Many people drink more when they are going through a stressful situation. The COVID-19 pandemic brought a lot of stress, uncertainty, loss, and isolation. With this stress, pandemic alcohol use increased in adults over age 30 by 14%, with a 41% increase in women heavily drinking, according to a September 2020 RAND Corporation study. Research in the Journal of the American Medical Association found that alcohol-related deaths increased by 25% during the first year of the pandemic. Pandemic strain and loss of addiction services also hurt those already coping with addictions, spiking relapse and overdose rates.
Drinking and the Pandemic
When we are under stress, the brain can find ways to get us to drink more. Weekend drinking may have become a daily drink, one drink a night may have turned into three, or the drinks you pour yourself may have gotten bigger. We don’t always make these decisions consciously—scientists have learned that alcohol is able to change neurons in the brain in a way that makes the brain want to drink more alcohol, and the more you drink over time, the greater these changes become. In fact, research shows that people who begin drinking before the age of 15 are at an increased risk for developing AUD later in life.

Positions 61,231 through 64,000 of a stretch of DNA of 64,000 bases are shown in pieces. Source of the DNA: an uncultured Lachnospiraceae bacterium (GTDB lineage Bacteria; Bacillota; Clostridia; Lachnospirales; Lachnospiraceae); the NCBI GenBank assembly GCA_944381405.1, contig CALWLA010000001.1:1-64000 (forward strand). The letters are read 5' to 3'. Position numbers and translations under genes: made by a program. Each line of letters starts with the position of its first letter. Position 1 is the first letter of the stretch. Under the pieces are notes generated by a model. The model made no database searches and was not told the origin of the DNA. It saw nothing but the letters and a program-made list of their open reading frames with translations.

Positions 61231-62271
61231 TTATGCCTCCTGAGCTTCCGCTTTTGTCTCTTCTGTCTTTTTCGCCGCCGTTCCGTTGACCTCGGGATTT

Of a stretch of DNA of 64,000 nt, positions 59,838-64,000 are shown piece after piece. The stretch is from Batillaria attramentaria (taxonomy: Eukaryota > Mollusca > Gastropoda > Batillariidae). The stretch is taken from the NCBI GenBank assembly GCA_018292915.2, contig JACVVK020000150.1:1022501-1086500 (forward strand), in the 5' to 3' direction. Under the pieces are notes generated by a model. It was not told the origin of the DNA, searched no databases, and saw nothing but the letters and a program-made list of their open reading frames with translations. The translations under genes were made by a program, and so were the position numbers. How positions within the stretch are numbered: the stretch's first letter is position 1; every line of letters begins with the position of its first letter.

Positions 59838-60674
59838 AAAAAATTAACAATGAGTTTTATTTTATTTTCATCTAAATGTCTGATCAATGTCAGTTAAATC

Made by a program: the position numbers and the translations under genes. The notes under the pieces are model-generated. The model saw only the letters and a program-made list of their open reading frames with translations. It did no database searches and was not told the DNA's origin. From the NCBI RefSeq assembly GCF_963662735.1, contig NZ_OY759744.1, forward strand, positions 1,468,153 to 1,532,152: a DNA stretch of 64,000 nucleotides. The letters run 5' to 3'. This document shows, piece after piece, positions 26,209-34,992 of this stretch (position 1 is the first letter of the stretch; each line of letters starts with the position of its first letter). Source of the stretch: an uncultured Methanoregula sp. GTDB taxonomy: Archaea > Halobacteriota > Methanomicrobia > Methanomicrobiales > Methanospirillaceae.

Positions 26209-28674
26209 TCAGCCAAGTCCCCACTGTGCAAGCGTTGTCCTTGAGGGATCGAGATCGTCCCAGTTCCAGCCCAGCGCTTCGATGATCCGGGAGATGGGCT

When we drink, the balance of chemicals in the brain changes. As the effect of alcohol wears off, the brain has to rebalance the chemicals in the brain, creating cravings for more alcohol, which might be one of the reasons it is hard to stop drinking once you have had a drink. Over time, these pathways become stronger and stronger, making cravings more and more difficult to resist.
If the pandemic has affected how much you drink, now might be a good time to learn ways to cut back. Small steps can make cutting back seem less overwhelming—and move drinking into a healthier range.
Making these small changes could make a big difference:
- Head to bed. Evenings can be a time people reach for a drink when they are tired, sitting on their couch, watching TV and trying to turn off their minds. Heading to bed early can remove the temptation and start your next day better rested.
- Replace alcohol with another fun beverage. Sometimes people drink alcoholic beverages just because they are looking for a treat. Instead of a cocktail, try something non-alcoholic such as herbal tea, sparkling water with lemon and mint or a mocktail.
- Alcohol-free socializing. Connect with a supportive friend over a walk or exercise class, rather than drinks.
- Save drinking for certain special days each week.
- Use therapy, counseling or motivational apps. Therapists and counselors work on mental health, coping skills, and goals. Drink-tracking apps such as Cutback Coach allow you to monitor your alcohol use and offer positive reinforcement to change.
Talk to your doctor. You might benefit from FDA-approved medications, such as naltrexone, that a primary care provider can prescribe to help you cut back alcohol intake and curb cravings.